Table of Contents
There are different types of production functions that can be classified according to the degree of substitution of one input by the other.
Figure illustrates different types of production functions:
Cobb Douglas production function
The Cobb Douglas production function, given by American economists, Charles W. Cobb and Paul. H Douglas, studies the relation between the input and the output.
The cobb douglas production function is that type of production function wherein an input can be substituted by others to a limited extent.
For example, capital and labour can be used as a substitute of each other, however to a limited extent only. Cobb Douglas production function can be expressed as follows:
Q = AKa Lb
Where, A = positive constant
a and b = positive fractions
b = 1–a
Cobb Douglas production function Properties
The main attributes of the Cobb Douglas production function are discussed as follows:
- It enables the conversion of the algebraic form into log linear form, represented as follows: log Q = log A + a log K + b log L This production function has been estimated with the help of linear regression analysis.
- It acts as a homogeneous production function, whose degree can be calculated by the value obtained after adding values of a and b. If the resultant value of a+b is 1, it implies that the degree of homogeneity is 1 and indicates the constant returns to scale.
- It makes use of parameters a and b, which signifies the elasticity coefficients of output for inputs, labour and capital, respectively. Output elasticity coefficient is the change in output that occurs due to adjustment in capital while keeping labour at constant.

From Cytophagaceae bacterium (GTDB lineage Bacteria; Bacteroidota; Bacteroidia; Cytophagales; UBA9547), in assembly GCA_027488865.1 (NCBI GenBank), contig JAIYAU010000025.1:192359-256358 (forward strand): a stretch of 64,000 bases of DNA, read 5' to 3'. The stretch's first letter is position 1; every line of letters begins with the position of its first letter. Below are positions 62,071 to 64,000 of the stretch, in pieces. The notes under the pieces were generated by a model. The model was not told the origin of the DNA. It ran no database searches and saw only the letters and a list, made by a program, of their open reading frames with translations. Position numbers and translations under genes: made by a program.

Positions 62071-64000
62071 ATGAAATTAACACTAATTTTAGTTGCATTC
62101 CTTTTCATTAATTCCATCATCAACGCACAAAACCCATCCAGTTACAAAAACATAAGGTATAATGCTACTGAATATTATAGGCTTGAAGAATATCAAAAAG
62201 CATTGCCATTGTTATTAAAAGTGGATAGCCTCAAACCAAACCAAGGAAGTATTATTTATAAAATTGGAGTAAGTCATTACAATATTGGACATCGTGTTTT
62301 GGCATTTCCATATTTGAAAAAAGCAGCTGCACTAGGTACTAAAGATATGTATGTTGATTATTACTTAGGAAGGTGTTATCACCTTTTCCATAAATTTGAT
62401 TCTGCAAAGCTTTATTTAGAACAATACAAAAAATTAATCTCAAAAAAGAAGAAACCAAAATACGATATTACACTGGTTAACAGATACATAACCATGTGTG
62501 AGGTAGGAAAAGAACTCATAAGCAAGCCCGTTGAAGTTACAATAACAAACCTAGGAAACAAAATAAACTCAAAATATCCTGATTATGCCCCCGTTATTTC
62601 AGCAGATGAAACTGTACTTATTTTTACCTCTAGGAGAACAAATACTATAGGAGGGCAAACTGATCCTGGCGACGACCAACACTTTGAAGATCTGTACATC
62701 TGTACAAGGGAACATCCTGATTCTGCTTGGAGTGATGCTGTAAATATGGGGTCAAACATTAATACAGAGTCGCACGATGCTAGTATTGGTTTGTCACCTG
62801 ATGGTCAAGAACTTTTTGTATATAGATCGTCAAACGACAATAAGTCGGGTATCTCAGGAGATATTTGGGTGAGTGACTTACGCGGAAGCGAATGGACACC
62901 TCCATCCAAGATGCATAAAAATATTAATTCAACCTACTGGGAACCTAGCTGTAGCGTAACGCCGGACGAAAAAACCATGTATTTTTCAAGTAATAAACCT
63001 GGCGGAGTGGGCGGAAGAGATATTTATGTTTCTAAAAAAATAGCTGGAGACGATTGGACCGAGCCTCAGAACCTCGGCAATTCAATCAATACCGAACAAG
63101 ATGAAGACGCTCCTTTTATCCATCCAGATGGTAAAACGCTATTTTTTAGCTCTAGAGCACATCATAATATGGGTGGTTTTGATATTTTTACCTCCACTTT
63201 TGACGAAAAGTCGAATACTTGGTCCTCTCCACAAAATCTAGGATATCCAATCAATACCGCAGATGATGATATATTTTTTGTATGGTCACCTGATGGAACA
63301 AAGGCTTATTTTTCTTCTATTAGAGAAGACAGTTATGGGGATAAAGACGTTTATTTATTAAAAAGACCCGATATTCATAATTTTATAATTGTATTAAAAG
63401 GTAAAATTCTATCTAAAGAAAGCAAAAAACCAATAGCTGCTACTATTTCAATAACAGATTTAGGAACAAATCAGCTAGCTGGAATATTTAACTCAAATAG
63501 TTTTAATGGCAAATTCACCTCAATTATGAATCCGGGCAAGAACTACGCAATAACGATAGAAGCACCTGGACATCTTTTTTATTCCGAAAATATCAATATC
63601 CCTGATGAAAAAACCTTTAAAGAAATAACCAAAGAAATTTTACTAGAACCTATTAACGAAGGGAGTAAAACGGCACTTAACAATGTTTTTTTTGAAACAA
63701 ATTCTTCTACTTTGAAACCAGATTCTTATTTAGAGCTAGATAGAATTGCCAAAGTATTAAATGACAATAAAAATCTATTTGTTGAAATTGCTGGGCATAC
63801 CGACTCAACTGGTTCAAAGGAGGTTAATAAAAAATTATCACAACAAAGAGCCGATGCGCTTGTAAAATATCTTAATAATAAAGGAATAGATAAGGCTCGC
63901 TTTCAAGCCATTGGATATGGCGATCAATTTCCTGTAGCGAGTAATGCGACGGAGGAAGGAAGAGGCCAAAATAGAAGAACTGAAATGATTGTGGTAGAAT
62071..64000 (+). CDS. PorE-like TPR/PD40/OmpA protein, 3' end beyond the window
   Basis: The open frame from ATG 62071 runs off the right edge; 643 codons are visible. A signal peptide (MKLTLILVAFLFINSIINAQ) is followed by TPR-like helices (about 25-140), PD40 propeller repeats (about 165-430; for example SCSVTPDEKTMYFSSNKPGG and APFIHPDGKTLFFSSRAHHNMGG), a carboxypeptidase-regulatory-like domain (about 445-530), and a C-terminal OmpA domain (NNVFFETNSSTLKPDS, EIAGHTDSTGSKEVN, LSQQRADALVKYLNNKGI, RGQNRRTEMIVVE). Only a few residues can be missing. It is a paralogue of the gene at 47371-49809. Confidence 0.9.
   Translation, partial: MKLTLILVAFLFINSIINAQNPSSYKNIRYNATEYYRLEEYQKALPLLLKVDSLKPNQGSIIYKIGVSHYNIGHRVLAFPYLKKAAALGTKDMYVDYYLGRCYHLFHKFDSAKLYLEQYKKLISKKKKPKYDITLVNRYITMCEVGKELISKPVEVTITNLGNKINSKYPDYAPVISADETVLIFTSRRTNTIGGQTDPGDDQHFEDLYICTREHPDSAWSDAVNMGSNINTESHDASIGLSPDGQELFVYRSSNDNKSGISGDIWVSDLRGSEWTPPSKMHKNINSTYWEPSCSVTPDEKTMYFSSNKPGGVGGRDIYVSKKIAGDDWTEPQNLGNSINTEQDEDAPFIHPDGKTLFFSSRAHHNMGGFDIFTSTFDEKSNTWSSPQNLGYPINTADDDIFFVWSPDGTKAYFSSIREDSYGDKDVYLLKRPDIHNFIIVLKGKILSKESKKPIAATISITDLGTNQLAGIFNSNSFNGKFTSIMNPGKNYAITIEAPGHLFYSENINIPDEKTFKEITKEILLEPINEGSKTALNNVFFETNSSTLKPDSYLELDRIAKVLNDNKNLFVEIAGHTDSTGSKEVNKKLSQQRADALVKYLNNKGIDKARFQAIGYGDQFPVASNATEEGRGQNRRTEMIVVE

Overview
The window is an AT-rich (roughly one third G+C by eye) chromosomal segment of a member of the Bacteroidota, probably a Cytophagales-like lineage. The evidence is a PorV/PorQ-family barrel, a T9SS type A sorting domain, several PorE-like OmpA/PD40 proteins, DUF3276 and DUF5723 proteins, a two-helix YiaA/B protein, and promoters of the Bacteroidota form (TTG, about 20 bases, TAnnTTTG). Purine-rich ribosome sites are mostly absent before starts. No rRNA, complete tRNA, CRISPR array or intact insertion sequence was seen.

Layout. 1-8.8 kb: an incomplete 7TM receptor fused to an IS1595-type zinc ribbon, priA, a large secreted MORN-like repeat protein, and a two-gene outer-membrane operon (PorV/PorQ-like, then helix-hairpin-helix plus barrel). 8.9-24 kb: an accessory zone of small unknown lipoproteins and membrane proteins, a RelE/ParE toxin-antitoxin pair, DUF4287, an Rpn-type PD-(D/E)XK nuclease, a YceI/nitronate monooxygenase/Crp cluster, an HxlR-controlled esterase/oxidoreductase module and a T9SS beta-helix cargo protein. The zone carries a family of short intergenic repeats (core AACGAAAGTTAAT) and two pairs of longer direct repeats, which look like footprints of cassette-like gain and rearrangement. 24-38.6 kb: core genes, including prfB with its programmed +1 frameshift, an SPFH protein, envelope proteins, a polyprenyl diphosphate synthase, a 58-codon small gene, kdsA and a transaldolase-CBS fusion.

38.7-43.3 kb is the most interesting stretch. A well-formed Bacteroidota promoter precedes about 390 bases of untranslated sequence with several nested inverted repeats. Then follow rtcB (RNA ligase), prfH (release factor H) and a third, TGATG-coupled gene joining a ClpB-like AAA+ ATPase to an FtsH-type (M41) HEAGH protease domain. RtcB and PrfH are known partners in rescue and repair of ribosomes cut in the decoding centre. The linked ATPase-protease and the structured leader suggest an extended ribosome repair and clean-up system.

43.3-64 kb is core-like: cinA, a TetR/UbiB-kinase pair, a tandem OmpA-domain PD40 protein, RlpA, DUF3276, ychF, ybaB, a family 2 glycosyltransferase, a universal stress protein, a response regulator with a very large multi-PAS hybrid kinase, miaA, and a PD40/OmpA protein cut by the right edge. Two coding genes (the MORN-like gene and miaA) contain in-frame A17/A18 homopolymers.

- It depicts the non-existence of production at zero cost.
Read: Production in Economics
Leontief Production Function
Leontief production function, evolved by W. Wassily Leontif, uses fixed proportion of inputs having no substitutability between them.
It implies that if the input-output ratio is independent of the scale of production, there is existence of Leontief production function. It assumes strict complementarity of factors of production. Leontief production function is also called as fixed proportion production function.
This production function can be expressed as follows:
q= min (z1/a, z2/b)
where, q = quantity of output produced
z1 = utilised quantity of input 1
z2 = utilised quantity of input 2
a and b = constants
Minimum implies that the total output depends upon the smaller of the two ratios.
CES Production Function
It is expressed as:
Q = A [aK–β + (1–a) L–β]–1/β
CES has the homogeneity degree of 1 that implies that output would be increased with the increase in inputs. For example, labour and capital has increased by constant factor m.
Properties of CES Production Function
The properties of CES function are as follows:
- The value of elasticity of substitution depends upon the value of a.
- The marginal products are positive and slope downwards.
Merits of CES Production Function
The merits of CES production are as follows:
- Covers a number of parameters, such as efficiency and substitutability
- Easy to estimate
- Free from unrealistic assumptions, such as fixed technology, etc.
Demerits of CES function
The demerits of CES production system are as follows:
- Fails to fit for manufacturing industries
- Cannot be generalised in case of n factors of production
- Fails to give correct economic implications
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Production function can be defined as a technological relationship between the physical inputs and physical output of the organisation.
Meaning of Production Function
Production Function Definition
Uses of Production Function
Assumptions of Production Function
Limitations of Production Function
Cobb-Douglas Production Function
Read Complete: Production function
In economics, the Production Possibility Curve provides an overview of the maximum output of a good that can be produced in an economy by using available resources with respect to quantities of other goods produced. It is also known as Production Possibility Frontier (PPF) or transformation curve.
Read Complete: Production Possibility Curve
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